Look for an anchor that is corrosion-resistant. Aluminum will not rust, and stainless steel is very rust-resistant. Heavy anchors made of iron or steel should be galvanized or coated in vinyl. Connections and hinges should be oversized and sturdy to take a beating. Don’t forget shackles and links to connect the anchor to a chain or rope.
Q: How much does an anchor cost?
Anchor cost depends on the size and quality of the anchor. Larger anchors cost more than smaller ones, but size isn’t all that affects the cost. Boat anchors vary in build and materials. A more expensive anchor may have tougher construction to last longer. Boat anchors take a lot of abuse, so an anchor with corrosion-resistant materials and heavy-duty components will cost more. Part of boating is losing an anchor. Despite best efforts, broken lines and weakened components will lead to replacing an anchor, so keep that in mind when shopping.
Q: How big of an anchor do I need for my boat?
The size of an anchor correlates to the size of the boat and the conditions where the anchor will be used. A Danforth anchor is measured with holding power, not weight or size. Anchors are tested and rated by holding power to match the size of the boat and conditions. Also, consider the length and weight of the anchor chain and rope to match the boat size and weight.
Mushroom anchors are rated by weight. A smaller boat under 16 feet long can be secured with a 12-pound anchor. Larger boats require a heavier anchor. For docking or heavy conditions, add a length of heavy chain equal to the length of the boat.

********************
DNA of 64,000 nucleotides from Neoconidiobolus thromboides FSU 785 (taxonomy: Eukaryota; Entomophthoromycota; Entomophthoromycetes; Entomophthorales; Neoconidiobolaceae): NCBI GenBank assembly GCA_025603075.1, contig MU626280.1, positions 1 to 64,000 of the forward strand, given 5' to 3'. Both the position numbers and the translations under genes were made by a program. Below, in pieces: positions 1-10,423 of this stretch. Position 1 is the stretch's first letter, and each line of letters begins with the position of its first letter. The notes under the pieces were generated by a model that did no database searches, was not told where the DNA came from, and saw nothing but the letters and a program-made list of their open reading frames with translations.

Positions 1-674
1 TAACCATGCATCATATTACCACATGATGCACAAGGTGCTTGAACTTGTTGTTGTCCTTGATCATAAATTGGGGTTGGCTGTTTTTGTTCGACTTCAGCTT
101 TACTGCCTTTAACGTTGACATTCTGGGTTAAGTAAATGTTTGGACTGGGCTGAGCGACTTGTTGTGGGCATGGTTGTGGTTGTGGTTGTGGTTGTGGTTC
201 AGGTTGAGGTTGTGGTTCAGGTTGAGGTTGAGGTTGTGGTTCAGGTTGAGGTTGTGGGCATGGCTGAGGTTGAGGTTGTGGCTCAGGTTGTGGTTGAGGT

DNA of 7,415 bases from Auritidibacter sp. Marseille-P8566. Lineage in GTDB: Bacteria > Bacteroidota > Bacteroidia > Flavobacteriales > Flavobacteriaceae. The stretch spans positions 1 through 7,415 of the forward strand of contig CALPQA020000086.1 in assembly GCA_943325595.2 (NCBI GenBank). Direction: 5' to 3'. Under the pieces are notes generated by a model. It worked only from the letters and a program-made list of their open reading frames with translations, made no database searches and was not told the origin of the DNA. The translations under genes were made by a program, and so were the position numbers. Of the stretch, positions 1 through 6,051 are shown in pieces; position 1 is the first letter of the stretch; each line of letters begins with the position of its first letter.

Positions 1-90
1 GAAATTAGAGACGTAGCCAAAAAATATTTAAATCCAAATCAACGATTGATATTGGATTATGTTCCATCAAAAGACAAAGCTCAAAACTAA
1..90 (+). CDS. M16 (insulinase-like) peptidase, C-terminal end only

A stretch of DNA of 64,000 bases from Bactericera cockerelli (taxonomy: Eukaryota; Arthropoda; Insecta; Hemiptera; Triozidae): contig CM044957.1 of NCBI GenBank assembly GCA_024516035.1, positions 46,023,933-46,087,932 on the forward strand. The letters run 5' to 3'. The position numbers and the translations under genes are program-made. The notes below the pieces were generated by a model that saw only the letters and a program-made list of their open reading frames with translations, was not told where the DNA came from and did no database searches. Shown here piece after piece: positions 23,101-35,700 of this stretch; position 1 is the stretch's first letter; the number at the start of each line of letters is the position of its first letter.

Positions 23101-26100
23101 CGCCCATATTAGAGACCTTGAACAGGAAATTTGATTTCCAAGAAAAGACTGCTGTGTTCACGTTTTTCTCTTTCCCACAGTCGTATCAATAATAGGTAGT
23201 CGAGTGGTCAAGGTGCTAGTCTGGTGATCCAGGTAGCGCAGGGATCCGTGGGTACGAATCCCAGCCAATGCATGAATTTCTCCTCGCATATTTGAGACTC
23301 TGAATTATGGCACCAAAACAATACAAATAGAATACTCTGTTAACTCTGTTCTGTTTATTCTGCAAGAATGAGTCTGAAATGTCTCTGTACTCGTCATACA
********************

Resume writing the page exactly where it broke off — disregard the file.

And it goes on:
Grapnel anchors are best for kayaks and canoes. Match the size of the anchor to the water depth and conditions. In shallow, calm water, a 1.5-pound anchor will work. In deeper water or swift current, use a 7-pound anchor. Use the lightest anchor required to reduce weight in the kayak or canoe.
Q: How much anchor line should you use if the water is 20 feet deep?
The anchor line and chain, called anchor rode, is as important as the anchor. The general rule is to use an anchor chain the same length as the boat. Then, pay out the anchor rode at least three times the depth of the water. For rough conditions, use more line to provide greater scope pulling on the anchor. At 10 feet of rode for every foot of depth, holding power is near 100%.
The best boat anchor is strong and reliable to secure a boat fast, whether docking, fishing, or in an emergency. We chose the Fortress Anchor as the best boat anchor because it is light, strong, very effective, and folds flat for storage.